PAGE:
Mommy Guilt: It’s a Good Thing

mom and daughter
Image via Samantha Chase

After having my daughter, I joined a few parenting groups on Facebook. Mostly they were awesome and super supportive but every once in a while I would come across a post that would, in all honesty, kind of ruin my day.

These day-ruining posts were almost always about mommy hot topics like circumcision and breastfeeding. But the first one I ever came across was about vaccines – and it made me see red.

I did everything I could do, within reason, to prove to myself that I was, in fact, doing the right thing. But, when it came right down to it, There was no clear cut answer.

The woman who posted it was asking for opinions on vaccines in general – like whether they are safe or not or if they really do cause autism. I clicked on the “comments” tab under the initial post and began scrolling down and reading the responses. There were nearly 50 by the time I saw the post and almost all of them were anti-vaccination (and some of them weren’t so nice). Wanting to throw in my two cents as a pro vaccination mom, I typed up my own (not-so-nice) comment and hit “enter”.

Within minutes of hitting that enter button I had at least half a dozen responses. Most of them were pretty hostile (not that I could point fingers) and just helped fuel my fire. I am embarrassed to admit that I got into a bit of a Facebook fight over the issue. By the time it was all said and done, I felt pretty crappy. Was I really sure that vaccinating my daughter was the right thing to do? And worse still, was it safe?

{ MORE: Mom's Heartbreaking Reminder to Get Family Flu Shots }

After having a small nervous breakdown (no really) I started doing some massive research. I read articles from both sides of the argument – new and old. I talked to two pediatricians as well as my OBGYN. I did everything I could do, within reason, to prove to myself that I was, in fact, doing the right thing. But, when it came right down to it, There was no clear cut answer. No one could tell me that vaccines were 100 percent safe to administer, nor could they tell me that they it would be 100 percent safe to opt out of them. So, in the end, I was faced with making my own decision based on what information I did have. And, eventually I did make a decision, but that wasn’t the real take away here.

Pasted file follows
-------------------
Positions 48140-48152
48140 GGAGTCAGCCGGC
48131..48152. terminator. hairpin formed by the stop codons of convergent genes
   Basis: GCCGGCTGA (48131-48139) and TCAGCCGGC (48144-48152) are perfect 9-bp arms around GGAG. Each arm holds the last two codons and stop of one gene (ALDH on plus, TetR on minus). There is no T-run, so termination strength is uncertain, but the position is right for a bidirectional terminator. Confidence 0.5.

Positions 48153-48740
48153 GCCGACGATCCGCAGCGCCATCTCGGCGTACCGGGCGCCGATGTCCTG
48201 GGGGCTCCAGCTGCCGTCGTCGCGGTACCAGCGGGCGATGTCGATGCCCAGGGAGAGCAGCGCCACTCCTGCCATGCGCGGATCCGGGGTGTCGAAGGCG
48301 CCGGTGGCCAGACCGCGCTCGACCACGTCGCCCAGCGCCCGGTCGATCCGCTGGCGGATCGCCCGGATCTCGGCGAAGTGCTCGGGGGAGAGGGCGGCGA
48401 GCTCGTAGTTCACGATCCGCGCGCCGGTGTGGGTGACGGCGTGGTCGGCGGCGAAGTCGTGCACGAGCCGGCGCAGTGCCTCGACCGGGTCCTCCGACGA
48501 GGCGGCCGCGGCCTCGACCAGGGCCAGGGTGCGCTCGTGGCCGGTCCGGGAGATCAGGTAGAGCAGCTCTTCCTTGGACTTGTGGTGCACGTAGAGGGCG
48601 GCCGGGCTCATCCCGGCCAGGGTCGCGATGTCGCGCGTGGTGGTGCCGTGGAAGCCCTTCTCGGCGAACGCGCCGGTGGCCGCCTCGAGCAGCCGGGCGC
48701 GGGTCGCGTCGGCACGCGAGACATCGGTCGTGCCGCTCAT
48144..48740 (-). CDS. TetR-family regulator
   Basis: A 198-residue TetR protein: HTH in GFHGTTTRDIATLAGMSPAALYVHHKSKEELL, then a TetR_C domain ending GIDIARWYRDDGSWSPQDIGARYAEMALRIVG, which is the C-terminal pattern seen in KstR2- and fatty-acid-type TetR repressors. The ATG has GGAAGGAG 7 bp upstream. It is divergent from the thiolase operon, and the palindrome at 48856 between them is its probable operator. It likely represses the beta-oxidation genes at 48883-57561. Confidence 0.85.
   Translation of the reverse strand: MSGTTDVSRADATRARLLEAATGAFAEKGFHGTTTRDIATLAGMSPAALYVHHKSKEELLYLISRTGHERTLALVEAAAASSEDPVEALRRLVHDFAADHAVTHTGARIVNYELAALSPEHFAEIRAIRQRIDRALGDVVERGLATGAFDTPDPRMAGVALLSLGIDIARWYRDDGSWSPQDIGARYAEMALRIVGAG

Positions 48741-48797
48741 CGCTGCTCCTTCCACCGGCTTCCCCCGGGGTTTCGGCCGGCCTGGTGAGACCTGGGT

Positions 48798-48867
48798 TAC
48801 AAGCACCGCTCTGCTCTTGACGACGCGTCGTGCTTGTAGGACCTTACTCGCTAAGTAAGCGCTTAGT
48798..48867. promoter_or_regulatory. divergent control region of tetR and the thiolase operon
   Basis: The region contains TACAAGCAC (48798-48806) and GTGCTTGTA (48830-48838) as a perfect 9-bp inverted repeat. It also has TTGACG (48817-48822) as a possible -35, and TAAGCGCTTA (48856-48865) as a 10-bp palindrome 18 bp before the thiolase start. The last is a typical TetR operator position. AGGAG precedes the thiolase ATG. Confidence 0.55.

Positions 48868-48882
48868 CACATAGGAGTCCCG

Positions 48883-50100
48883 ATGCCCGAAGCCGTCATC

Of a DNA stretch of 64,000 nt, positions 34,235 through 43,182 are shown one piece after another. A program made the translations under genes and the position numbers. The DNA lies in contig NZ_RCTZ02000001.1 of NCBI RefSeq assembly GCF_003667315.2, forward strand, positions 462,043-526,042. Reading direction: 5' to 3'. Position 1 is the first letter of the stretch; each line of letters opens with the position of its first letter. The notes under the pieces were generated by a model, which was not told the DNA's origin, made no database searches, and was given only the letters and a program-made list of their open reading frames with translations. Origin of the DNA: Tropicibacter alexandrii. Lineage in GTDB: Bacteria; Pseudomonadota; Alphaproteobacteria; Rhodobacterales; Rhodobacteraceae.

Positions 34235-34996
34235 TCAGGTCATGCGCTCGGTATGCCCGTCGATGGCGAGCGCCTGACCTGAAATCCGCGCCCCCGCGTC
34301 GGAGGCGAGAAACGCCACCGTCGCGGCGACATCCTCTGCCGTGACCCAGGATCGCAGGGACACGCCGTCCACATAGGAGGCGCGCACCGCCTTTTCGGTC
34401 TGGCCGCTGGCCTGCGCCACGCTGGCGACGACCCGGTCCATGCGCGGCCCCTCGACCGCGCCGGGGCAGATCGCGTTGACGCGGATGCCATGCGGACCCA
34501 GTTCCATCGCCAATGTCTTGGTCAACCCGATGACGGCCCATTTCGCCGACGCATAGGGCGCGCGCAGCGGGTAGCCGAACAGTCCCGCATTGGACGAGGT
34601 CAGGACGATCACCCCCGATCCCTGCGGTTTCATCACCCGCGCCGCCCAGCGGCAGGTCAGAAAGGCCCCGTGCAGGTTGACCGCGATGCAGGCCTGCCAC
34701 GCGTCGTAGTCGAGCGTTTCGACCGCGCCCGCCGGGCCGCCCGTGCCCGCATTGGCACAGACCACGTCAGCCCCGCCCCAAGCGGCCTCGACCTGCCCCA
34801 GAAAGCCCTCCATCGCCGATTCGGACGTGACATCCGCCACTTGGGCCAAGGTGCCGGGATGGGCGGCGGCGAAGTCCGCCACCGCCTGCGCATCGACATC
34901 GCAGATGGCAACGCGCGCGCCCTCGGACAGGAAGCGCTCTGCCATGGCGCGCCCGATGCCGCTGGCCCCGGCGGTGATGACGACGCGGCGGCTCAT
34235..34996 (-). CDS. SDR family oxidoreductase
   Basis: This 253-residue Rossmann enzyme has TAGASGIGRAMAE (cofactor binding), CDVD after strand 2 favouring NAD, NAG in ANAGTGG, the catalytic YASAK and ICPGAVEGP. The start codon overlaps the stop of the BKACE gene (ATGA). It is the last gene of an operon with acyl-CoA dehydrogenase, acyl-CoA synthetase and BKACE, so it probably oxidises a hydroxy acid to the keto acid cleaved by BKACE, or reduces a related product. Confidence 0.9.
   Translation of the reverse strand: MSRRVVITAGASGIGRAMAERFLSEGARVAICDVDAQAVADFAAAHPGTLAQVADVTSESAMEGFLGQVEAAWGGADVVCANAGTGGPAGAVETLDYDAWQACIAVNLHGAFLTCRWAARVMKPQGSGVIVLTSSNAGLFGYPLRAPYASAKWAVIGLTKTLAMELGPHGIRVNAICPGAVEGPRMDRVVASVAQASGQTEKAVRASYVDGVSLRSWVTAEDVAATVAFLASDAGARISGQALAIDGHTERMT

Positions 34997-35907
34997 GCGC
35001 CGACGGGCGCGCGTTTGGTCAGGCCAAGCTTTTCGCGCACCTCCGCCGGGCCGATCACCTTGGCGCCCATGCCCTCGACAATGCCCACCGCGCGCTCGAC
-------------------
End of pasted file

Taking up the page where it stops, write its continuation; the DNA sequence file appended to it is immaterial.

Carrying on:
The real take away was this, regardless of where I fell on the vaccine decision, I had been doing the right thing all along. I was questioning my parenting choices.

{ MORE: It's The Worst Flu Season In Years - Protect Your Family }

Whether I decided to vaccinate my daughter or not, I had already sort of won. Questioning my choices was what was making me a good parent. Not the fact that I decided to go one way or the other. I walked away from that experience having a much better understanding of the type of parent I wanted to be. I knew I couldn’t be right all the time, I just wanted to be open to being wrong and this was a good first step. At the end of my parenting days, I want to be able to look back at the decisions I have made and say that I gave it my best shot – and really mean it.

 Do you find yourself regularly reexamining your parenting decisions? What do you often feel most conflicted about?  

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Mommy Guilt: It’s a Good Thing

Samantha Chase is math major turned elementary school teacher turned stay at home mom extraordinaire. She spent three years studying mathematics at the University of Southern Florida before deciding it was time to make a change. She switched her major to Elementary Education and became a teacher. After graduation, Samantha spent 6 years (and a lot of sleepless nights) working in a high poverty school in the heart of St.Petersburg, Florida. She taught the first, fourth and fifth grades and lear ... More

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2 comments

  1. Nicole says:

    I think this is why a support system (or a village!) is handy to have. If I question, I immediately ask my partner, my bestie, my mom, etc for their opinion. Having input from other sources I trust can help me examine my own stance on something. They may even point out something I had not considered. I may not agree with their take on things, and they do not expect me to! But just that other point of view that is not from some stranger on FB can help.

  2. Christina says:

    I question myself a lot about whether or not I’m making the right choices. How are my choices going to affect my children?

    All I can do is try to keep an open mind, learn from my mistakes, and make the best choices that I can for my family. I only worry about what works for my family.

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